Are there active volcanoes on Venus?

Scientists think about how to find out if there are active volcanoes on Venus. We do not see direct evidence of their existence, but the composition of the planet’s atmosphere hints at this and there are several promising ways to accurately estimate their number.

Volcanoes on Venus. Source:

Atmosphere of Venus

Our neighbor Venus has a dense cloud cover. Thanks to it, we cannot see its entire surface in visible or infrared light. Among other things, because of this, we still do not have a clear answer about whether there are active volcanoes on the neighboring planet.

The fact that the atmosphere of Venus, which mainly consists of carbon dioxide, is largely formed by volcanoes has been known for a long time. And there are quite a few of them on the surface — about 85 thousand. However, it is still unknown if there is at least one of them that is still erupting.

It is precisely this question that the authors of a new study published in Space Science Reviews are thinking about. They note that signs of its existence should be looked for in the atmosphere of the planet itself.

What traces can volcanoes leave in the atmosphere of Venus

According to the authors of the article, there are two approaches to determining traces of volcanic activity in the atmosphere of Venus. The first of them is to measure fluctuations in the content of sulfur dioxide in it. This component is always present in the gas envelope of the neighboring planet. However, under the influence of fresh eruptions, its concentration may increase. However, scientists suspect that different types of interaction with the surface can lead to the same result.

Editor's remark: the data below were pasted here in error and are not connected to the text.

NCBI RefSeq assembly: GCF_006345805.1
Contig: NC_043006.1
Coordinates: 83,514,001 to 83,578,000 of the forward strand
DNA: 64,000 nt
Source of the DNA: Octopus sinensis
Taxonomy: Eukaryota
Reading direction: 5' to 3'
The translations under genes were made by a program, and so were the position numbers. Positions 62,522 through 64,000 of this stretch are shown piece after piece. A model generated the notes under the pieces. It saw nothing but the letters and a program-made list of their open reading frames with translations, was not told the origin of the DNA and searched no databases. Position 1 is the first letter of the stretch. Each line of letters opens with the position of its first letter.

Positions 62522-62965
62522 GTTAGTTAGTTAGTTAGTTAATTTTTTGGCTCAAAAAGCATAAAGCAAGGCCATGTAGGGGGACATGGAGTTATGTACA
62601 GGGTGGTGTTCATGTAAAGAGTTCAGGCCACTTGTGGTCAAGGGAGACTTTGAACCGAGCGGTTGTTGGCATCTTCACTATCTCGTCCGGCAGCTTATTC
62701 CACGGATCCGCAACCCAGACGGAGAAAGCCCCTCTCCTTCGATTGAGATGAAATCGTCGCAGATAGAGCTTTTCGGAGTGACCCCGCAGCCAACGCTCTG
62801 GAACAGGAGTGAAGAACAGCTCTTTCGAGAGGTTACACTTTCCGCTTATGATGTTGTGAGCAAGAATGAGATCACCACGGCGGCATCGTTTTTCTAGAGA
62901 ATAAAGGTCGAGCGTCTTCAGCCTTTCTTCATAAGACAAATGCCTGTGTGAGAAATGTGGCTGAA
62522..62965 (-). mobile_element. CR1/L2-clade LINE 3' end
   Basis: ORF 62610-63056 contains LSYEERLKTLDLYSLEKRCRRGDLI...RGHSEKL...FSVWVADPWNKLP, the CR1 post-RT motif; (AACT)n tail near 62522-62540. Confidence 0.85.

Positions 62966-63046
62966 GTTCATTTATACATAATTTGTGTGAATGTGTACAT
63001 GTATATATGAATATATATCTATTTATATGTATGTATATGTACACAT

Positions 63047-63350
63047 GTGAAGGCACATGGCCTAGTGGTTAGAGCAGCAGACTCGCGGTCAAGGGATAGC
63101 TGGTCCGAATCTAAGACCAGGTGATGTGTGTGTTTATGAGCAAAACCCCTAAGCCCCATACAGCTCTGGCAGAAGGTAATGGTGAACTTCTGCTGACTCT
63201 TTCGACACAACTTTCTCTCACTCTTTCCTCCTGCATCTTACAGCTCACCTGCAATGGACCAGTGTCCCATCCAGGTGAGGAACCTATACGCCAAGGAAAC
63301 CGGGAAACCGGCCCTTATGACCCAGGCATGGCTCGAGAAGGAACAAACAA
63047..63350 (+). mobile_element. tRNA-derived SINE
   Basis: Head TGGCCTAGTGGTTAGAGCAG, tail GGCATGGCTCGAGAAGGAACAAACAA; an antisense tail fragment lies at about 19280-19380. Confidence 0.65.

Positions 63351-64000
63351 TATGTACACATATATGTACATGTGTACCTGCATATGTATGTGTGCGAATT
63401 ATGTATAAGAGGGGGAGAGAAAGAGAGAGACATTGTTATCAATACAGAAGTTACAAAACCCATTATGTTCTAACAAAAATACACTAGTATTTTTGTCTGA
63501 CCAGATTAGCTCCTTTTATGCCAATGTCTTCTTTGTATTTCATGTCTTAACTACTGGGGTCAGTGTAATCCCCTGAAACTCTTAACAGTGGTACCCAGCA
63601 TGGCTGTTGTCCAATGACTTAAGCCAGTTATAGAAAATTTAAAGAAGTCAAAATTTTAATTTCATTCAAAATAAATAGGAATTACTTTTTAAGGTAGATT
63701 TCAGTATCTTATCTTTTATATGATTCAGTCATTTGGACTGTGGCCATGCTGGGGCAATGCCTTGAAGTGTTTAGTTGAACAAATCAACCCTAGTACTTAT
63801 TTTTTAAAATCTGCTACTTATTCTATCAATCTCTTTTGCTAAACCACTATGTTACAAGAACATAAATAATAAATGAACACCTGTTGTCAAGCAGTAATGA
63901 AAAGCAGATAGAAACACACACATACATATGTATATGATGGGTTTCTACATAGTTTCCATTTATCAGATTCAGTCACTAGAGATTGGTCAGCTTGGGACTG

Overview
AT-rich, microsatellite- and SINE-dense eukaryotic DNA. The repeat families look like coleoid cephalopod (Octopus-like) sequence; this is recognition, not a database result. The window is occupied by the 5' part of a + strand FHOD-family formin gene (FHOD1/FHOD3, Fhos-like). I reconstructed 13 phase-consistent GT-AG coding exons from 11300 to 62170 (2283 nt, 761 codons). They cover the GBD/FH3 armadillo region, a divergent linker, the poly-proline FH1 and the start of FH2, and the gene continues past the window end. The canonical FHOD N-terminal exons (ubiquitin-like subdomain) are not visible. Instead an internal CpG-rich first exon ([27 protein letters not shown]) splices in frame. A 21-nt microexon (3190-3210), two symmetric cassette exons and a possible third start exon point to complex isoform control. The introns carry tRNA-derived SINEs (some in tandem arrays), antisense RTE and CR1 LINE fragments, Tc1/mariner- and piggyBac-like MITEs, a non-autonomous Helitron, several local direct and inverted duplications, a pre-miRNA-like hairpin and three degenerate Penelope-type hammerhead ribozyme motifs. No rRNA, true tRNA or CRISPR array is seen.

The second approach is to look for short-term fluctuations in the planet’s atmosphere — the appearance of substances that are usually not there, but which can be caused by active volcanoes. These include, for example, water vapor and ash. So far, this has not been possible, but soon new probes should provide scientists with such an opportunity. 

One of them, DAVINCI, is designed specifically for on-site measurement in the atmosphere. It will have several spectrometers, inertial measurement units and high-tech cameras to collect data in the lower layers of the planet’s atmosphere. The spectrometers should be able to directly and clearly detect traces of volcanic gases in the atmosphere. Ionic concentrations, such as the deuterium/hydrogen ratio, may also indicate the current volcanic release of gases.

But what about the gases higher in the atmosphere? EnVision, another mission, will specialize in this very thing. It will use various types of near-IR and ultraviolet spectroscopy. This may help unravel some of the mysteries in the upper clouds of Venus, including where an unknown reservoir of sulfur dioxide is located.

According to

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